The Hitchhiker’s Guide To The Galaxy (2005 – Blu-Ray)

“If there’s anything around here more important than my ego, I want it caught and shot now”

There are two reasons why I added 2005’s ‘The Hitchhiker’s Guide To The Galaxy’ to my LoveFilm rental list.  One, because I’m still excited by the impending ‘The Hobbit’ films (Which will also star Martin Freeman) and two, because I just watched ‘Moon’ and rapidly needed another hit of Sam Rockwell acting genius.

Of course being a lifelong fan of Douglas Adams’ hilarious Hitchhiker’s series of Radio/TV-Shows and Books I saw the film at the Cinema when it came out in 2005. At the time I thought it was alright but my affection for the 1978 Radio Show meant that some of the film’s departures from the source felt misjudged. The two most obvious of these were, the casting of Martin Freeman as Arthur Dent who while good isn’t a patch on Simon Jones’ world-weary Arthur and the stunt-casting of Mos-Def as Ford Prefect.  The change from David Dixon’s Posh-English-Mildly-Eccentric Ford (In the 1981 TV Show) to Mos-Def’s version of Ford as a bizarre-hyperactive-mumbling-Brooklynite (Despite supposedly being from Guildford!) was a big pill to swallow.

On that first viewing, one thing the makers had clearly got right was by casting Sam Rockwell as Egomaniac-Galactic-President Zaphod Beeblebrox. On the DVD-Extras it’s revealed that two of Sam’s inspirations for his portrayal of Zaphod were Bill Clinton and Elvis.  It was the only element of the 2005 film that comprehensively surpassed all previous portrayals. Though of course the gorgeous quirkyness of Zooey Deschanel made a wonderful new Trillion.

Now watching the film seven years later I’ve gained a bit more perspective, allowing me to fully enjoy the kaleidoscopic delights of this movie.  This is made all the more pleasurable by the absolutely stunning Blu-Ray transfer featuring eye-popping colours and clarity bringing every detail of the wondrous costumes and sets to life. On this viewing I appreciated all kinds of clever things like nods to Terry Gilliam’s bureaucratic-nightmare ‘Brazil’ in the design of the Vogon’s city and the brilliance of Jim Henson’s Vogon puppets themselves.  The film succeeds in that essential Sci-Fi goal of making every item you see (Or even barely notice) on the screen look designed and the Guide itself looks and works a hell of alot like an iPad, 5 years before Apple created it (Although unlike that Apple device, the voice-control actually works!).  The best new thing I noticed was the effort of the film-makers to demonstrate the benefits of Towel ownership in many scenes (One of Douglas Adams’ best gags).  Ford and Arthur can be seen using their towels as cravats to keep warm, as weapons to flick the Vogon’s with and even as shields against weird shovel-like alien guards.  I’m now wishing that the creators had been given the money to make the sequel that the end hints at. Oh well, guess I’ll have a cup of tea instead.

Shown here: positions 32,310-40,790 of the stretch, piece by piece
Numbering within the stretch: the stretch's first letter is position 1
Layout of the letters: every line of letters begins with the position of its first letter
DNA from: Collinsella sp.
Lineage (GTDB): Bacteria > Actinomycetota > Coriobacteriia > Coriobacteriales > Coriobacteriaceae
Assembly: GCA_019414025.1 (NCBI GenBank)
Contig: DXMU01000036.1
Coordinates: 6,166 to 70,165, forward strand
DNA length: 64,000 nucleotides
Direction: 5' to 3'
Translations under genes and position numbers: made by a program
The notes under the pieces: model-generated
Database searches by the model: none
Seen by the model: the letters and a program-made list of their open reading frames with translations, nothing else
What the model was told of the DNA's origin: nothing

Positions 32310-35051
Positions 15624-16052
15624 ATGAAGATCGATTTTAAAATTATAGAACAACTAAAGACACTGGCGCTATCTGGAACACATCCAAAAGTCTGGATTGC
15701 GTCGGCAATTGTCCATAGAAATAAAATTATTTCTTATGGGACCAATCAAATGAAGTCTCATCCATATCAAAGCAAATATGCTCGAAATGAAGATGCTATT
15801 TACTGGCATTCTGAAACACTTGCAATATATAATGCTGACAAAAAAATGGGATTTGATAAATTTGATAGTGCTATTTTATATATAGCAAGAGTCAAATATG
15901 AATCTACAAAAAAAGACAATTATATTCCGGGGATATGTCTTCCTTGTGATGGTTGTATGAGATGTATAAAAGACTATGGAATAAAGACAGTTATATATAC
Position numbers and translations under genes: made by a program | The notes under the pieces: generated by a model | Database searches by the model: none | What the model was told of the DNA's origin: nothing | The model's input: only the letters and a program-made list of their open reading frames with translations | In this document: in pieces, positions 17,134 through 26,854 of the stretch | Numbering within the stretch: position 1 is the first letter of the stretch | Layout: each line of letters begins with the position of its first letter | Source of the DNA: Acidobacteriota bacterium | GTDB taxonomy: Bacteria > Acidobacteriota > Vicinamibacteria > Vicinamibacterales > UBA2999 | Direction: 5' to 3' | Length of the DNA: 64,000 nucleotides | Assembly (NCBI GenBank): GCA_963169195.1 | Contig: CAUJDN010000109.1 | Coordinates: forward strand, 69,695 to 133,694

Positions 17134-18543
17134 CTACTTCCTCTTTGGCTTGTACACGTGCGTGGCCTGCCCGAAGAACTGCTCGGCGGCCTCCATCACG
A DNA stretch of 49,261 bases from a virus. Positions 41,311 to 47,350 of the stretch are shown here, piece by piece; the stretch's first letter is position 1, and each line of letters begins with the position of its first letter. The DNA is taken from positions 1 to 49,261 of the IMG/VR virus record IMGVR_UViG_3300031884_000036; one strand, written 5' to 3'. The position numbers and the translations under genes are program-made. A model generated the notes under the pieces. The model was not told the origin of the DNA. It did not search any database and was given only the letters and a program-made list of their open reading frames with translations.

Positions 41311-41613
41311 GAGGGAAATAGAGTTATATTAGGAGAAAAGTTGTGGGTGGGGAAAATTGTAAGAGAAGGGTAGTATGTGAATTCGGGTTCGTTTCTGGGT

Here’s one of the “REALLY deleted scenes” from the DVD-Extras (Comedy gold!):

Also here is a Sam Rockwell screentest bonus (Unrelated to Hitchhiker’s but still genius):

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